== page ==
Dear Rachel,

As I’ve grown older, I have tried to control my temper better and been fairlyI have tried to control my temper successful. Unfortunately, there’s one area of my life where I find this infinitely challenging to the point where I go ballistic: customer service.

It’s an oxymoron, if I ever heard one.

First of all, reaching any customer-service representative these days takes ages, as you have to enter numerous choices to get to the place where you then have the privilege of waiting 20 minutes to an hour to speak to a real person. Once you get them on the line and tell them why you're calling, they first have to identify you. After they are convinced that it’s you and you explain your situation, they have to put you on hold numerous times to check several things. If you’re lucky, they will be able to help you, but more often than not, they’ll tell you to call back or to call a different number or to provide more information.

They’re usually very polite, but that just infuriates me more.

How can I keep my temper in check when I have to deal with such inefficiency and an utter waste of time?

– Customer Service Challenged

Dear the Customer Is Always Right,

You’re right. Calling customer service can be incredibly frustrating. The people who hate it even more than the callers are the people who work at it. It’s a thankless job where you have to be polite all day to people who you’re trying to help, and who show their gratitude by yelling at you and calling you names.

Not fun!

There’s no question that this process is frustrating,It's a thankless job but until someone comes up with a better system, we have to grin (or grit our teeth) and bear it.

Though we work to stay patient, we can start to get riled up because the whole process is slow and aggravating and so, we lose it!

But that’s not right. The Talmud says whoever gets angry, it is as if he is serving idols (Shabbat 105:B). Since serving idols is one of the three cardinal sins, you want to avoid that at all costs.

So let me suggest how you can deal with this situation more productively.

Be in the right frame of mind

It’s important to realize that everything is ordained by G‑d. Whatever stress, challenge or problem you’re dealing with is not being perpetuated by any individual—and certainly not by the stranger on the end of the line who you called. This person is but a messenger for what you are supposed to go through, which ultimately is for your own good and your own growth. Remembering that will help in not feeling anger towards any individual or your situation. (See what the Tanya says about anger.)

G‑d gives us daily tests to help us work on our character traits. These tests happen despite our best preparations because no matter how in control we try to be, we often aren’t.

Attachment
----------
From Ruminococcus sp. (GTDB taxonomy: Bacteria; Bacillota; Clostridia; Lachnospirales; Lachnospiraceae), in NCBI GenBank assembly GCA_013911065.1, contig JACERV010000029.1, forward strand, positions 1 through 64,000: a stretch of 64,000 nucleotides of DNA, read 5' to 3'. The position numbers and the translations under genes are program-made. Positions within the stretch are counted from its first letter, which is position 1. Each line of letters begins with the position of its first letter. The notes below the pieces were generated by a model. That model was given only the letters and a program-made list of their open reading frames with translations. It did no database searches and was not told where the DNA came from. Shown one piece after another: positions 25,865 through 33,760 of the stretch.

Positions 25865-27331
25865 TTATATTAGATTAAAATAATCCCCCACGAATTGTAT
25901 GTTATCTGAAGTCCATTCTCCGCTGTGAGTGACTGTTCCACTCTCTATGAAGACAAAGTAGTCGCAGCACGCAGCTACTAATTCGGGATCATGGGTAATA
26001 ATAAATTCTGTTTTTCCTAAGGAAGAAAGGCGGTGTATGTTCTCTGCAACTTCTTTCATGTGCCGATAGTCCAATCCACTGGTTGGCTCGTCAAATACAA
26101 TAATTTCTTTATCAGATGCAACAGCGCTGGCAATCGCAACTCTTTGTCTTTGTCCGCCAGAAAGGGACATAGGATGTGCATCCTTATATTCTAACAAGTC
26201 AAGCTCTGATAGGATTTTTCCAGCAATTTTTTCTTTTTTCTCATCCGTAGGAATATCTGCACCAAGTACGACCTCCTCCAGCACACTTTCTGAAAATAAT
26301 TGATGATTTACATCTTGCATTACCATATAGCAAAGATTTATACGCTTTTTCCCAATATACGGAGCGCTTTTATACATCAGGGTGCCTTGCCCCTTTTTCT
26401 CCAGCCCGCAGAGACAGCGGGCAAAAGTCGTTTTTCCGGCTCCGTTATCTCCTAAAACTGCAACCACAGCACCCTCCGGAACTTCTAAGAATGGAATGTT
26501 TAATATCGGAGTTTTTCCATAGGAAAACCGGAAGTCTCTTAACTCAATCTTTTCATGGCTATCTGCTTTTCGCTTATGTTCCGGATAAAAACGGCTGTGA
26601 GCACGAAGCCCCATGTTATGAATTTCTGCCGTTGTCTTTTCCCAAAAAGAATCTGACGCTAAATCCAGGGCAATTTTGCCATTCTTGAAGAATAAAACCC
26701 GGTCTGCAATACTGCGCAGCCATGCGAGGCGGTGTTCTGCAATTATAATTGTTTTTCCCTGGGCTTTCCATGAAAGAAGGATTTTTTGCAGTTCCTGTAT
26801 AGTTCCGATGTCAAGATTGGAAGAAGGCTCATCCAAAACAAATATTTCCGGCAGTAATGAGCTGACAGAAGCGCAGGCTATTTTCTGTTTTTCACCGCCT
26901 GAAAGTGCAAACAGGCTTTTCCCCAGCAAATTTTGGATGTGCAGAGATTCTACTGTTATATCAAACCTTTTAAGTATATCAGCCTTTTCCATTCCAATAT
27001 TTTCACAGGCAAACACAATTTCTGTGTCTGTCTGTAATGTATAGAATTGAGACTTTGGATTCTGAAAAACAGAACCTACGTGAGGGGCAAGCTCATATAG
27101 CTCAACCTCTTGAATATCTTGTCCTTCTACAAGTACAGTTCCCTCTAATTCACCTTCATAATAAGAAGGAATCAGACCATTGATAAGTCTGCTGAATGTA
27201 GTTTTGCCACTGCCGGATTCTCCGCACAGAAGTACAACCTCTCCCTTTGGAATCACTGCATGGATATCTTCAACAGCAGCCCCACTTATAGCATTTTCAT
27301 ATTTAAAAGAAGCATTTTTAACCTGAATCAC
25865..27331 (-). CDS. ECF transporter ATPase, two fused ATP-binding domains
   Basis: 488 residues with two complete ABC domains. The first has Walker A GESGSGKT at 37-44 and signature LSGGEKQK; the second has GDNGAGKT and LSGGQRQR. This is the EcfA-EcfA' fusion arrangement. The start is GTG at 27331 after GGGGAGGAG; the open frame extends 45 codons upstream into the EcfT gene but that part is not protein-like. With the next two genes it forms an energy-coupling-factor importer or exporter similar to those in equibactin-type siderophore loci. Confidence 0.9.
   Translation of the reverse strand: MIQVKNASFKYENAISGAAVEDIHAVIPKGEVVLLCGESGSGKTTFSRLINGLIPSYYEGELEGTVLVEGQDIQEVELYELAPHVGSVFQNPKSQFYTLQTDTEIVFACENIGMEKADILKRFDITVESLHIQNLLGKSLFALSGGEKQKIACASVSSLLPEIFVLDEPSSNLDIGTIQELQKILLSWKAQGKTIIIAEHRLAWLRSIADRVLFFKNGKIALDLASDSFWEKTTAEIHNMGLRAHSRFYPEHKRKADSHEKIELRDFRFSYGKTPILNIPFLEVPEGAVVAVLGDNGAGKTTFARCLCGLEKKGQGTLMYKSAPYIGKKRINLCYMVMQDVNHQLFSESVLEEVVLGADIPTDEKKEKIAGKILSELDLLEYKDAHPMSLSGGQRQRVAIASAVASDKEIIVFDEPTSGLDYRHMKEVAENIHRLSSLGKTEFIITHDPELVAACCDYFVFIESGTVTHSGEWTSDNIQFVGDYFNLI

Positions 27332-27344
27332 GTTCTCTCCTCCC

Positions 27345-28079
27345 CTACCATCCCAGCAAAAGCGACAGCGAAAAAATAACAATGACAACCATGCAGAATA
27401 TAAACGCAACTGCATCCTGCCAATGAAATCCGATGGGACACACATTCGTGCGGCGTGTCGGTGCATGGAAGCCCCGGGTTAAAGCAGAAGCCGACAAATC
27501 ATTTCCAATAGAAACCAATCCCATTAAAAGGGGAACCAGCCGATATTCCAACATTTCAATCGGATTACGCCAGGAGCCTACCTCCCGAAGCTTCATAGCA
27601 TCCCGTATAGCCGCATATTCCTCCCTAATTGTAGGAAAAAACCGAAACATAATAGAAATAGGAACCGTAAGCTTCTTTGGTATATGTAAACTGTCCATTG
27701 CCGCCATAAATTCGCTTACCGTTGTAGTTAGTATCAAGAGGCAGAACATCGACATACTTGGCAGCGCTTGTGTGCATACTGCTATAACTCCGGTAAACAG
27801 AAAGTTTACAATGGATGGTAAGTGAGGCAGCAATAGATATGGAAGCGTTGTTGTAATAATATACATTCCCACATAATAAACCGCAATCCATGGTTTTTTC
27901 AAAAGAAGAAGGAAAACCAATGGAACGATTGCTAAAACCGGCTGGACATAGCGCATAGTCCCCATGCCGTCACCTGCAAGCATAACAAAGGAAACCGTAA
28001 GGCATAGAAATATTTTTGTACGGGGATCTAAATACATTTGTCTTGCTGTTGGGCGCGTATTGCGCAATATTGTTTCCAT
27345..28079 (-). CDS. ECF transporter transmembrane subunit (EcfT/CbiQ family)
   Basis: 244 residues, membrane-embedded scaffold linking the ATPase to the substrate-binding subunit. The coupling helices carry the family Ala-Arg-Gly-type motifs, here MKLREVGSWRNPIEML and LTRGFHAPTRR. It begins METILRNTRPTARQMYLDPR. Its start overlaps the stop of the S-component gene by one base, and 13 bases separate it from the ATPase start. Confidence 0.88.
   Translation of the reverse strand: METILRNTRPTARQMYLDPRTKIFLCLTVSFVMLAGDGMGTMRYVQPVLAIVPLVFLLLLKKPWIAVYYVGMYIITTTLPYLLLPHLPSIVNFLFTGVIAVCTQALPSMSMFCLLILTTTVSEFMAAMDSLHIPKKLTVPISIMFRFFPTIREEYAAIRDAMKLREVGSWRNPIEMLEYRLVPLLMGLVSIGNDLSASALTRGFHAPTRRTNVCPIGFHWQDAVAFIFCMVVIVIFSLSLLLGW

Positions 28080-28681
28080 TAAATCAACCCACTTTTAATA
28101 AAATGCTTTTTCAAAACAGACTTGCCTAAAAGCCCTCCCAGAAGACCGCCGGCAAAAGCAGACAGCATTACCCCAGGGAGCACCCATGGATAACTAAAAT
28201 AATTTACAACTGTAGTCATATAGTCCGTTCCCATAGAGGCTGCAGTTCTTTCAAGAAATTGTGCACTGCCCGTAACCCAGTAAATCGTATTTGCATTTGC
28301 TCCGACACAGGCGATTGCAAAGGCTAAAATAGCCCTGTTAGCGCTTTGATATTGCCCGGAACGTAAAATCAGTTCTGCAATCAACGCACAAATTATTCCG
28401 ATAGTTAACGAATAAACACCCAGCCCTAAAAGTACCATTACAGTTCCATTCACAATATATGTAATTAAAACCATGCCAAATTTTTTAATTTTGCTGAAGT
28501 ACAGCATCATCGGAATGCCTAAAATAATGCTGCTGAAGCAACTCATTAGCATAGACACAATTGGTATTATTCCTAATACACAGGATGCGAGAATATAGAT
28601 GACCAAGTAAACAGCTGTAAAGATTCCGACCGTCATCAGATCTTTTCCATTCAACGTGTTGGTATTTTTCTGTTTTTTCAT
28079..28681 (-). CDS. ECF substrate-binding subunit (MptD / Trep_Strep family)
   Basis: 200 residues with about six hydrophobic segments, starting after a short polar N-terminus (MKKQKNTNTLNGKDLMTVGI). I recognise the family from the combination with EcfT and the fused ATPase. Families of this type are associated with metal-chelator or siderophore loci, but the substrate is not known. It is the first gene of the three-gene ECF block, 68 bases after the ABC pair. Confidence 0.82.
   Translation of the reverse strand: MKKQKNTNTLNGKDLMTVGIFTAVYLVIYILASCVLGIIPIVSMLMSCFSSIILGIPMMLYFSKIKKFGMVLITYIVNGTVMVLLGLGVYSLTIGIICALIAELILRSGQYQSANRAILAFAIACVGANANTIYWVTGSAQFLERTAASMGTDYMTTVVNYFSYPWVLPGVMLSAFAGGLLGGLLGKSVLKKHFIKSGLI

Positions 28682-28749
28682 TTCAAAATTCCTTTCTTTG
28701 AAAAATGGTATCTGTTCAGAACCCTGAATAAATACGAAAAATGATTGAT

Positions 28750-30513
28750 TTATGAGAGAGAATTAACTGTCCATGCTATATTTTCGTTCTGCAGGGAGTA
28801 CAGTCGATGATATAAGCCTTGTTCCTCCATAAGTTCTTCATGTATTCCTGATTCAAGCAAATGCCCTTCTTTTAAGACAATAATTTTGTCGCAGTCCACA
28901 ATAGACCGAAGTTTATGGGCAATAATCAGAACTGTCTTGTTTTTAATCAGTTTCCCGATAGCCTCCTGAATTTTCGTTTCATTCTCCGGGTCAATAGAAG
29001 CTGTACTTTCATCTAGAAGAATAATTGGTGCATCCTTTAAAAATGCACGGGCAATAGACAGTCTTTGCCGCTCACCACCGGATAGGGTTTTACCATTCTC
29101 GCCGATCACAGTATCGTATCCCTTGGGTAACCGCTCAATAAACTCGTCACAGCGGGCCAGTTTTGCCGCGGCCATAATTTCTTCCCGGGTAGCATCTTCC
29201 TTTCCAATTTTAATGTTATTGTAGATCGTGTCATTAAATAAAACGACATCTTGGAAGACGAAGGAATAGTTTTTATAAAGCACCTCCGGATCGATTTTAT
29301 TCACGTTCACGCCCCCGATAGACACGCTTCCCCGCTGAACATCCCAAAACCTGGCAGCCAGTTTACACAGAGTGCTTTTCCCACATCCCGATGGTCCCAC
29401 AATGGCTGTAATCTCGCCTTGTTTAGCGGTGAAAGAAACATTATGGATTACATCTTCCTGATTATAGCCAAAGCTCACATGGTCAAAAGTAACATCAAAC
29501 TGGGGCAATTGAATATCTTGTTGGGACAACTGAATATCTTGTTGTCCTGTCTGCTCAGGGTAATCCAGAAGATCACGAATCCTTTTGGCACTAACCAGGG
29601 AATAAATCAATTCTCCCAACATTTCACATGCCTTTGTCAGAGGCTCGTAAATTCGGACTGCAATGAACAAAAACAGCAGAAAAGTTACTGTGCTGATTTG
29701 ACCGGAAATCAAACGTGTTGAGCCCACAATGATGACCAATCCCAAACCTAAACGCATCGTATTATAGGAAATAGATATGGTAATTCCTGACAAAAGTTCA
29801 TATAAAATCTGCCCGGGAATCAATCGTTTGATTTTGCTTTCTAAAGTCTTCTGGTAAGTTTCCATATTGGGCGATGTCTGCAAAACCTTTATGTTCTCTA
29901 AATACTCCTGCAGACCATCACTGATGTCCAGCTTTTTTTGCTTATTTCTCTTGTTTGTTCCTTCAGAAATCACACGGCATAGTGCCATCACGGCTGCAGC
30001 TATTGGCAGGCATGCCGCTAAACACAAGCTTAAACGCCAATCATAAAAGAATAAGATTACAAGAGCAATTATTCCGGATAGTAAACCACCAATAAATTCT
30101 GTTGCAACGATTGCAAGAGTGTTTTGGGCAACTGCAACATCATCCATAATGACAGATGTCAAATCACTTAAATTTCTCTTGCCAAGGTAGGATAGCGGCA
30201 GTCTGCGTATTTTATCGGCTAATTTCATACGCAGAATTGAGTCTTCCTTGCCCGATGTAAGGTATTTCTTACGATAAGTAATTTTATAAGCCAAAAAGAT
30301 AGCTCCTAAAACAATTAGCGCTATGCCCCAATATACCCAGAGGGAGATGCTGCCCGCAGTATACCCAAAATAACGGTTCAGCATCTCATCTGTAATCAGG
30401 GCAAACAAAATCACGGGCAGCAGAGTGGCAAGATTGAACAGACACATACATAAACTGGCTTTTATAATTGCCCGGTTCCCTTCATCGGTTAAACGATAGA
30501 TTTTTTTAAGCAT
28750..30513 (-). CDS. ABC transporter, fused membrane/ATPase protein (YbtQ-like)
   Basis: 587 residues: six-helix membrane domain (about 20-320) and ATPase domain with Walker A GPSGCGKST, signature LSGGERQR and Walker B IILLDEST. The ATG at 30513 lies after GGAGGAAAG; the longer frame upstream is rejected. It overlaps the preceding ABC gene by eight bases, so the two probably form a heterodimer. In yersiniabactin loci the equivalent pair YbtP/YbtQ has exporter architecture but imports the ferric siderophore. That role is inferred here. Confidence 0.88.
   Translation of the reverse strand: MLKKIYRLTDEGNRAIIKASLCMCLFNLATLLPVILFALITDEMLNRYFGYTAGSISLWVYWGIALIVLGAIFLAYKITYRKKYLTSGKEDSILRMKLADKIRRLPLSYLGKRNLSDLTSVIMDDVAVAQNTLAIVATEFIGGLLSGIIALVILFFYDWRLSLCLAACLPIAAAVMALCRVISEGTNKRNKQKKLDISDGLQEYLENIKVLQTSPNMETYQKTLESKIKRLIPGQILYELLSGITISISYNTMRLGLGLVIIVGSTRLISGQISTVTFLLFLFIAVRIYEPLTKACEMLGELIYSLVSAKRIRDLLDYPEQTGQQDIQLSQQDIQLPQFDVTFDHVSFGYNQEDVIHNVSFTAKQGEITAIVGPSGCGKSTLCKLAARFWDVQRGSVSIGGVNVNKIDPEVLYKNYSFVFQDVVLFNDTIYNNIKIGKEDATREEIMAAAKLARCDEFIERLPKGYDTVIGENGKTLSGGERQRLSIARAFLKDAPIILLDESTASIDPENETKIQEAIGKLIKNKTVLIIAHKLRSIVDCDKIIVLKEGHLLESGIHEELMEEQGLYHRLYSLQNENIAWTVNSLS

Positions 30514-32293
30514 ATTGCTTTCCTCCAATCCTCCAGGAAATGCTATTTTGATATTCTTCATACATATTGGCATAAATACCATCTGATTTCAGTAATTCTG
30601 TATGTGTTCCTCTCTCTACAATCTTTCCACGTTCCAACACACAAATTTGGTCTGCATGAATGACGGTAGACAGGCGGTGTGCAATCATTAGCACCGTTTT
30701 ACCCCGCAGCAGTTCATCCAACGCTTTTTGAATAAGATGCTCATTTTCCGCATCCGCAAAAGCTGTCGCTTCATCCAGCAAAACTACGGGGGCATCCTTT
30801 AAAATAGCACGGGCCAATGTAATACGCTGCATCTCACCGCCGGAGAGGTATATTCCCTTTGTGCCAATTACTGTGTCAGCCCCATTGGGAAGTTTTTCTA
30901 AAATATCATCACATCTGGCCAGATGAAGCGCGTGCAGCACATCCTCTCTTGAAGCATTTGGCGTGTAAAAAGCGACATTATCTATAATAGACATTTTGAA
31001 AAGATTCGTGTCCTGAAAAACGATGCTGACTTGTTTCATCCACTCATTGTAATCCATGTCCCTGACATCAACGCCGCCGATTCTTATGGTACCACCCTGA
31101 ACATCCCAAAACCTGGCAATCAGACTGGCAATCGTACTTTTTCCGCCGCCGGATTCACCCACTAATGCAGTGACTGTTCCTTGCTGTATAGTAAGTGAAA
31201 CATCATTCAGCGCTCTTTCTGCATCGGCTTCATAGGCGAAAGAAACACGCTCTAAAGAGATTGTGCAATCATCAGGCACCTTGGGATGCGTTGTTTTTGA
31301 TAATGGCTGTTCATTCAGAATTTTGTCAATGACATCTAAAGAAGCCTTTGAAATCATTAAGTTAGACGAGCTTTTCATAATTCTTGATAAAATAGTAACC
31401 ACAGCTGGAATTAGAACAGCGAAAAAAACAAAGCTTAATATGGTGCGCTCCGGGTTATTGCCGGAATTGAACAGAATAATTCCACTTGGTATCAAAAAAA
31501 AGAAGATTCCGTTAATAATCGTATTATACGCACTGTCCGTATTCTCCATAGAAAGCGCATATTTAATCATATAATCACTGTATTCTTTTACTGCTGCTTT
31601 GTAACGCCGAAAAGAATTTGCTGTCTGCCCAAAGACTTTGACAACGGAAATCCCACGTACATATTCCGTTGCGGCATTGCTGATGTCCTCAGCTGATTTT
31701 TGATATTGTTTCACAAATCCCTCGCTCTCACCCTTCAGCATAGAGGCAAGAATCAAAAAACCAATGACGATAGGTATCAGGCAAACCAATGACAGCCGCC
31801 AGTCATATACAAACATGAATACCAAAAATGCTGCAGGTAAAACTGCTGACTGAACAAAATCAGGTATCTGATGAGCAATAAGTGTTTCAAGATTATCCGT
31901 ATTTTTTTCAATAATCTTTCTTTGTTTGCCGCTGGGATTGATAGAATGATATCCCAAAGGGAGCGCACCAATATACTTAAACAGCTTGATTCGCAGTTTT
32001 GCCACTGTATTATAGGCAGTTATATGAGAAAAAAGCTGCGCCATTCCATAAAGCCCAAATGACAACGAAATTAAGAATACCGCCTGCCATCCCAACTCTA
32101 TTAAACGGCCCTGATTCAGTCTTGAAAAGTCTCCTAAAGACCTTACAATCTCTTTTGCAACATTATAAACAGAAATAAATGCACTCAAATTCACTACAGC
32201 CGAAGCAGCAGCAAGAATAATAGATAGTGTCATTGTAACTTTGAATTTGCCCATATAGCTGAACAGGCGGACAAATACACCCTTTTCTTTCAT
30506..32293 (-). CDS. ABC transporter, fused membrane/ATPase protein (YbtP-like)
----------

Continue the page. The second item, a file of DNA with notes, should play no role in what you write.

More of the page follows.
Now, here’s some practical tips of what you can do.

Minimize your wait time

Getting through to the person you want to talk to may require a sequence of numbers and extensions. But this is only a problem the first time you call. Write down the sequence of numbers requested for each company and keep them on file for future reference. So let’s say when you call your telephone-service provider, you have to enter your telephone number, your secret code, your bank info and No. 3 to speak to someone. Keep that on record and the next time you call, enter the numbers without waiting to be asked.

Use the time on hold productively

For that interminable wait, prepare something to do in the interim. Open your mail or sip your morning coffee, do the dishes, say Psalms. Use the wait time to catch up on something you don’t usually sit still long enough to do. That way, you’re not only getting the call done, but some chore as well. Now instead of being aggravated, you’re relaxed and productive.

Realize they are trying their best

OK, you’ve finally reached somebody. See the people on the other end of the line as trying to do their best in a situation where they’re often limited in what they can provide. These representatives are constrained by the same bureaucracy that’s bothering you and are often not allowed to think outside the box to find resolutions. And remember, this is their livelihood. Have the same compassion for them you want for yourself.

Be polite and prepared

Don’t be abrupt or impatient to the service representative. Be as polite as they are, even though you’re not being paid for it. Prepare all the information you will need in advance and know exactly what you need to ask. They will be able to help you better if you’re informed and coherent. If the person you’re speaking to is not being helpful, either ask for a supervisor or say goodbye and call back another time, when you might get a different representative who may be more experienced.

Think of customer service as the World Series of anger management. And then, believe you can hit a home run.

At your service,